The transition to electric vehicles has saved 3.6 billion litres of fuel in the US, with a third of that saved in 2018 alone, new figures from the US Department of Energy have shown.
With more than 1.2 million light plug-in (PHEV) and battery electric vehicles (BEV) now sold in the US alone, amounting to 25 billion miles (40 billion kilometres) driven by PHEVs and BEVs since 2010, fuel consumption by light vehicles has been reduced by 0.23 per cent, the report says.
Instead, 2.8 terawatt-hours of electricity were used by PHEVs and BEVs to drive 8.6 billion miles (13.8 billion km) in 2018, with 42 gigawatt-hours of li-ion batteries installed in electric vehicles sold in the US in total.
Electric vehicles are still more efficient, even when powered by coal-sourced electricity. But even so, the source of that electricity may bear consideration.
While the mix of energy resources in the US changes from state to state, the amount of energy sourced from zero or low emissions sources overall is around 40 per cent, according to the US Energy Information Administration (EIA).
It is important to note that more than half of all electric vehicles sales in the US have come from the western state of California, where almost 600,000 EVs and PHEVs are on the road, according to Sacramento-based EV advocacy firm Veloz.
In California, 40 per cent of electricity generation is consumed by the transport sector, according to the EIA using data from 2017 – making it the biggest consumer of electricity.
While production of power in California by coal and petrol-fired sources is practically non-existent, there is still considerable energy generation from natural gas, while low and zero emissions sources such as nuclear, hydroelectric and renewables play an important role.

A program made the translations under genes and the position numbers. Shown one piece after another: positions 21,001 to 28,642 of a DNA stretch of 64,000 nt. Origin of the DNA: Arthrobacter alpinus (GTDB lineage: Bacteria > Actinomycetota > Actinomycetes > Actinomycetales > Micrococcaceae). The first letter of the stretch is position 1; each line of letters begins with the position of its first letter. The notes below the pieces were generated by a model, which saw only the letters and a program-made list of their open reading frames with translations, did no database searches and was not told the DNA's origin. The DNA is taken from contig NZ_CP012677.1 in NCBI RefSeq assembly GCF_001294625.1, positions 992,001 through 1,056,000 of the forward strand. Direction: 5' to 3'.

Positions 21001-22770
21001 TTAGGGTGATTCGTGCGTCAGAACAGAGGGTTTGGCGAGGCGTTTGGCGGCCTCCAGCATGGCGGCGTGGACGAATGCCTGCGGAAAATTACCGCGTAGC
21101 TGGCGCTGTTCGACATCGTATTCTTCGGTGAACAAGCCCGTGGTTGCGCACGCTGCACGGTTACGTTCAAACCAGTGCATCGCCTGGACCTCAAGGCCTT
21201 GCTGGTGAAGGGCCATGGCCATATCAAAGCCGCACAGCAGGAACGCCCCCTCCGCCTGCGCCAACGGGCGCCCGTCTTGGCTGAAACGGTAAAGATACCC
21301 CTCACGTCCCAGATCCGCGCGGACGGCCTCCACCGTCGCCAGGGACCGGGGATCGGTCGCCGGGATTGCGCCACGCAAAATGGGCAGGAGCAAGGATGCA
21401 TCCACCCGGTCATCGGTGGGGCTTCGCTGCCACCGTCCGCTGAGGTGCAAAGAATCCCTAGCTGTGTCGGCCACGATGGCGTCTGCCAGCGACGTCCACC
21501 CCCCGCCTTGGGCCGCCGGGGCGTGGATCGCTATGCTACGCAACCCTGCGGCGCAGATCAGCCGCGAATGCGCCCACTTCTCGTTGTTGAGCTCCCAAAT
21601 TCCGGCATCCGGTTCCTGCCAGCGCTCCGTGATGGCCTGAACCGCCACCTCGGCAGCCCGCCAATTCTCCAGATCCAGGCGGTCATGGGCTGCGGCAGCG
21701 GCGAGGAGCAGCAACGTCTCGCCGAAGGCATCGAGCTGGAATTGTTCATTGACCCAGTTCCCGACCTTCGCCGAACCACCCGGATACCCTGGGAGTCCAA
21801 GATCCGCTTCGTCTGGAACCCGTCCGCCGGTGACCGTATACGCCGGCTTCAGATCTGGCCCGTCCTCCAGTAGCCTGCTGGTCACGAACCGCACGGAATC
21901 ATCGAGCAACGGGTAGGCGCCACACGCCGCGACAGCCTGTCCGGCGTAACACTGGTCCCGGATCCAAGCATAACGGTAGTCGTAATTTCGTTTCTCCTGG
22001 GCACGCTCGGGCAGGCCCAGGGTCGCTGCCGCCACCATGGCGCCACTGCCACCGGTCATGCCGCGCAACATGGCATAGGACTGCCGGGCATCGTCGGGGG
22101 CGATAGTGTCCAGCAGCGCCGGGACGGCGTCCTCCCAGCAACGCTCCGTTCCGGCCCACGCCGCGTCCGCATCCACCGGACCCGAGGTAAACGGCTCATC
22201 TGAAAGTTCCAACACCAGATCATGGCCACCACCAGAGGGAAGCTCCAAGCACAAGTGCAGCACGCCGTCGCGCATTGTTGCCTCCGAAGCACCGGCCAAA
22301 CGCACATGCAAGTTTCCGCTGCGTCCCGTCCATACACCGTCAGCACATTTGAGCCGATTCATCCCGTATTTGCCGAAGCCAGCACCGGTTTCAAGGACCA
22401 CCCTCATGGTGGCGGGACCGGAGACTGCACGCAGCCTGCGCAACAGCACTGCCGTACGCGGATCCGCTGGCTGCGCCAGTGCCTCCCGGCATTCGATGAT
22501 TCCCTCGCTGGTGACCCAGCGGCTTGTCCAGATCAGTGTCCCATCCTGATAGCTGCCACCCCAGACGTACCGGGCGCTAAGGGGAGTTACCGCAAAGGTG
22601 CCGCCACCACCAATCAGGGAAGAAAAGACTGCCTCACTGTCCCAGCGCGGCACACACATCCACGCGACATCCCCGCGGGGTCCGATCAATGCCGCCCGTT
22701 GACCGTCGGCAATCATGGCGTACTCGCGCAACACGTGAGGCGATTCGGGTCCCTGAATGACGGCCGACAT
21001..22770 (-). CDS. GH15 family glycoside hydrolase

As the number of electric vehicle sales on the road in California and throughout the US increase, the fuel savings and demand for electricity will only continue to grow.
Another report from the US Department of Energy showed that in the US, PHEVs and BEVs electricity consumption has doubled in the past two years, 2.85 terawatt-hours in 2018 up from from 1.44 terawatt-hours in 2016.
According to the figures, battery electric vehicles account for 61 per cent of electricity use while the remaining 39 per cent is used by PHEVs.
While the savings in fuel and carbon emissions is indeed a desirable and successful outcome, the increase in electricity generation – particularly a distributed system such as in California where renewable account for a significant amount of power generation – presents its own challenges.
Bridie Schmidt is lead reporter for The Driven, sister site of Renew Economy. She specialises in writing about new technology and has been writing about electric vehicles for two years. She has a keen interest in the role that zero emissions transport has to play in sustainability and is co-organiser of the Northern Rivers Electric Vehicle Forum.